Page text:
Eastwood has delivered a no-frills affair, almost to a fault. A brisk 96 minutes, the movie is workmanlike in its approach, yet still manages to be stirring thanks to the subject matter.
J. R. Jones
As Clint Eastwood's Sully proves, the Miracle on the Hudson is actually lousy material for a movie.
A fierce, stark, haunted drama of horror narrowly avoided.
You've heard of straw men? This is a straw movie.
Sully can feel like a dutiful, hagiographic slog, even though its actual running time barely tops 90 minutes and both Hanks and Eckhart give warm, understated, funny performances in the only two roles developed enough to qualify as real characters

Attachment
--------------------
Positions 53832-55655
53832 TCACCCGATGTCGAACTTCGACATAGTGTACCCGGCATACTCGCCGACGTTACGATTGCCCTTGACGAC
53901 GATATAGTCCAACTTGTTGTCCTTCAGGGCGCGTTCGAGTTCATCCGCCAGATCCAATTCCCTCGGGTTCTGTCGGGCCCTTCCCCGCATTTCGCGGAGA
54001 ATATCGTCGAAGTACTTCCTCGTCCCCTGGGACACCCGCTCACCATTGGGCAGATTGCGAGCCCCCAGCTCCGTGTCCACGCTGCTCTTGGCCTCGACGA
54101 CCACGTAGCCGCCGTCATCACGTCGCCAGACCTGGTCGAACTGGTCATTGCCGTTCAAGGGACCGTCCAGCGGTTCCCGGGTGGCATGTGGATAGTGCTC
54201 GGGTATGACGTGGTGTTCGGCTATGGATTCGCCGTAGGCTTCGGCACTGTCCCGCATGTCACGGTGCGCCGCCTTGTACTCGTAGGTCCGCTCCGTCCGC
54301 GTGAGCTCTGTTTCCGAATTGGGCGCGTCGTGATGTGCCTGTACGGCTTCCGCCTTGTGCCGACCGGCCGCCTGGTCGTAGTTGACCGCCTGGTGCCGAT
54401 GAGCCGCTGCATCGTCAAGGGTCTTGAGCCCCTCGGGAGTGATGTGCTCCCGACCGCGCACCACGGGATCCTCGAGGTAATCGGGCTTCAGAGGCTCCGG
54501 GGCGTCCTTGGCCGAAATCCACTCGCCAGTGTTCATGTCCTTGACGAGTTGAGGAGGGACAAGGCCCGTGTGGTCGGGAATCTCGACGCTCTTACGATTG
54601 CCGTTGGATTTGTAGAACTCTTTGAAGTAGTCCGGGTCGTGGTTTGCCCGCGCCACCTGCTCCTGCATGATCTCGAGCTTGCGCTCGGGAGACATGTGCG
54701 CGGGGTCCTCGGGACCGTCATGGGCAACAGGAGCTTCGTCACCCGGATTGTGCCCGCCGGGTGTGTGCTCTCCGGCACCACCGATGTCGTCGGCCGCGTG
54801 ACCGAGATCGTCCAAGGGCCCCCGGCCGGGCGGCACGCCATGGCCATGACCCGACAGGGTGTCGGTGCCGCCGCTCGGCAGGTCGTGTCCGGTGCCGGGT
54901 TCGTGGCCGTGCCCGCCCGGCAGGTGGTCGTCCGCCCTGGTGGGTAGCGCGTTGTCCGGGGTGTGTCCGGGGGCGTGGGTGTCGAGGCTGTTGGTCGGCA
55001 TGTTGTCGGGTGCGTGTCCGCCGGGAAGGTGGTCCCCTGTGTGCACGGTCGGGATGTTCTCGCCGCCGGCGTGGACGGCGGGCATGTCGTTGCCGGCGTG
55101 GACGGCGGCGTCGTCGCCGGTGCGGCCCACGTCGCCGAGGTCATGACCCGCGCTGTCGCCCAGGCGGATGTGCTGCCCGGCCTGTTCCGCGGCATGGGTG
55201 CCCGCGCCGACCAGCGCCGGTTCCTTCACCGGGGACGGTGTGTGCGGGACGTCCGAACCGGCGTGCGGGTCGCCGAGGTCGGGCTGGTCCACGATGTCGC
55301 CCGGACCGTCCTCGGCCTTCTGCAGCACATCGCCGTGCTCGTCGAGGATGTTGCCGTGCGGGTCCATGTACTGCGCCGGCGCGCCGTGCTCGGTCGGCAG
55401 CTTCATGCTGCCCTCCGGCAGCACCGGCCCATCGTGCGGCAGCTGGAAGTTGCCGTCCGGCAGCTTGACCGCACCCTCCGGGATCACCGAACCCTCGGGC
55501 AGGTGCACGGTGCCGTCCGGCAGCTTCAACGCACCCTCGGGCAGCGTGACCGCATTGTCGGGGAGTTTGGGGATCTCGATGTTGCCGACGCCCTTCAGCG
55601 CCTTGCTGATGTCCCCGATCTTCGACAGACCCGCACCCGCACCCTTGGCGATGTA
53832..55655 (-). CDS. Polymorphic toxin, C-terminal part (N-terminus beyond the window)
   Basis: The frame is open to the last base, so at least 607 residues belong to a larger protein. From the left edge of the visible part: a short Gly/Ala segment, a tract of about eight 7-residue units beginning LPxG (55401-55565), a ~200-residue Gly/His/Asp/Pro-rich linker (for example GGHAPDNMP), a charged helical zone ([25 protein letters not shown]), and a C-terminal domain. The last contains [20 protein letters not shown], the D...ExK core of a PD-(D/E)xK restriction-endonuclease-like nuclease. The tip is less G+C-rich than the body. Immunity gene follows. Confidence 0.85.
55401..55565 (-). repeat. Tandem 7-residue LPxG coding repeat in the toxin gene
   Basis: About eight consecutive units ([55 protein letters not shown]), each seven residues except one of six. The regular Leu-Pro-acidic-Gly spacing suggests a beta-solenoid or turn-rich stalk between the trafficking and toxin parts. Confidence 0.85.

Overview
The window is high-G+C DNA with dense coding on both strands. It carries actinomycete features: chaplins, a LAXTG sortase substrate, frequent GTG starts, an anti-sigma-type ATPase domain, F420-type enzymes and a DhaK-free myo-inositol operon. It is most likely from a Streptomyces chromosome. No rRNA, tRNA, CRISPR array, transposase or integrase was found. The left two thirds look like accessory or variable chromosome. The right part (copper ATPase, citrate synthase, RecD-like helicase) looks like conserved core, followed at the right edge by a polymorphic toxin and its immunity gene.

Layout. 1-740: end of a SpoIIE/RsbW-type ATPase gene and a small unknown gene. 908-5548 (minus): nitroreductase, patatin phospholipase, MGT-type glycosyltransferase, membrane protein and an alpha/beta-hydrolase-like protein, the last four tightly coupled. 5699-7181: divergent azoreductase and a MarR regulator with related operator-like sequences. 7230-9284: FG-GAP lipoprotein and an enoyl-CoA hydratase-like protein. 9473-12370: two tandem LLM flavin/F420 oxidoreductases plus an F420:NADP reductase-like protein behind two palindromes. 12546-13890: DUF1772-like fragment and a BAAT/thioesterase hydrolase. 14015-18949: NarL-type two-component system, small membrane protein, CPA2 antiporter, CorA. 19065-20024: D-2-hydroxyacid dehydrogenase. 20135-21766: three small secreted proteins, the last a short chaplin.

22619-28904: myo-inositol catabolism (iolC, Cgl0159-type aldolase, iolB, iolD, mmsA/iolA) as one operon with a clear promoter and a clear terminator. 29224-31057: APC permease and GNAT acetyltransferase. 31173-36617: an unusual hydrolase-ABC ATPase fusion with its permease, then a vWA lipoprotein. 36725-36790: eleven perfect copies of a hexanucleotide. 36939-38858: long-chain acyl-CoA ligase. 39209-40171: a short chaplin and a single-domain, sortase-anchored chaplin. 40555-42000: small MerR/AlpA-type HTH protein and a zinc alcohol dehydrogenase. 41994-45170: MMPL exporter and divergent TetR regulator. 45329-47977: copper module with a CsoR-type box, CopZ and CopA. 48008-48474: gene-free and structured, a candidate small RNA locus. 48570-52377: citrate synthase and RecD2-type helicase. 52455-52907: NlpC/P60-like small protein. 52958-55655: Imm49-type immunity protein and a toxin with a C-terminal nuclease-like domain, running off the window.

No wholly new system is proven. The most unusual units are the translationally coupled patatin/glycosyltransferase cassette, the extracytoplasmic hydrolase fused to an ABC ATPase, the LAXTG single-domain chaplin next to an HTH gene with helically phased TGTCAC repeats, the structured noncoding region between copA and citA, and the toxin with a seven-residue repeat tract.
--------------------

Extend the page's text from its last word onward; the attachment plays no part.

Hanks's Sullenberger is by far Eastwood's most untarnished standard-bearer to date. Not even Nelson Mandela came off looking this good.
Hanks is very good at playing an Everyman, and Eastwood is content to showcase Sullenberger in that way.
Sully is fascinating as a study of Eastwood's persecution complex, his fear that not everyone in the world adequately worships an accomplished white man.
A porterhouse of a movie that touches your heart.